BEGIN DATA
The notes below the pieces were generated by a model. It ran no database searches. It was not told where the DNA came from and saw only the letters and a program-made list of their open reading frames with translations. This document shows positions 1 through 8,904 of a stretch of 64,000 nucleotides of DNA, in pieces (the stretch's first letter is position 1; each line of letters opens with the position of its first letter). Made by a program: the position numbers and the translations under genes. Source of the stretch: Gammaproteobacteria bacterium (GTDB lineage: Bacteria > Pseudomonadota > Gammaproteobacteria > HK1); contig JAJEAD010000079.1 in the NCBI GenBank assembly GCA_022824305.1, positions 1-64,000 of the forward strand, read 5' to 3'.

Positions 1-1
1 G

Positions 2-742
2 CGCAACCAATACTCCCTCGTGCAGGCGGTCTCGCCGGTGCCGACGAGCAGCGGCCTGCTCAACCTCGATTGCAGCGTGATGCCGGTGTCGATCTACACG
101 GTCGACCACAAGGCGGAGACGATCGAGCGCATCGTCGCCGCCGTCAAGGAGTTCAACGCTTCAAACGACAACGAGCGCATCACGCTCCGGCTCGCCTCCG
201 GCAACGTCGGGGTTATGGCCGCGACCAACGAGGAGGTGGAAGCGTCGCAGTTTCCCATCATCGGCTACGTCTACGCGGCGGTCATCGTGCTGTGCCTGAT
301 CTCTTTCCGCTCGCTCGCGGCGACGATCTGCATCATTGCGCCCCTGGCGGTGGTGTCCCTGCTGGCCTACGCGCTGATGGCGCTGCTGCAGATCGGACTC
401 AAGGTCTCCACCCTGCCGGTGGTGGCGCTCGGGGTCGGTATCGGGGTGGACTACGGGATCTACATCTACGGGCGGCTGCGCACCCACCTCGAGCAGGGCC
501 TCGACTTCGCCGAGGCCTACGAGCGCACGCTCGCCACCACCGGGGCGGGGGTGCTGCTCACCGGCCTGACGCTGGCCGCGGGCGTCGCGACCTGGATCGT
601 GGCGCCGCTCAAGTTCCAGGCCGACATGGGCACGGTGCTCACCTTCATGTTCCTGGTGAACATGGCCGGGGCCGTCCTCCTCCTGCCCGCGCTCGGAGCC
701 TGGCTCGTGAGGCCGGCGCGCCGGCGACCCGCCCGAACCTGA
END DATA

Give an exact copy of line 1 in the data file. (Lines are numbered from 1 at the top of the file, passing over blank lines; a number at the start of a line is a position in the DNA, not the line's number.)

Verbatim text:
The notes below the pieces were generated by a model. It ran no database searches. It was not told where the DNA came from and saw only the letters and a program-made list of their open reading frames with translations. This document shows positions 1 through 8,904 of a stretch of 64,000 nucleotides of DNA, in pieces (the stretch's first letter is position 1; each line of letters opens with the position of its first letter). Made by a program: the position numbers and the translations under genes. Source of the stretch: Gammaproteobacteria bacterium (GTDB lineage: Bacteria > Pseudomonadota > Gammaproteobacteria > HK1); contig JAJEAD010000079.1 in the NCBI GenBank assembly GCA_022824305.1, positions 1-64,000 of the forward strand, read 5' to 3'.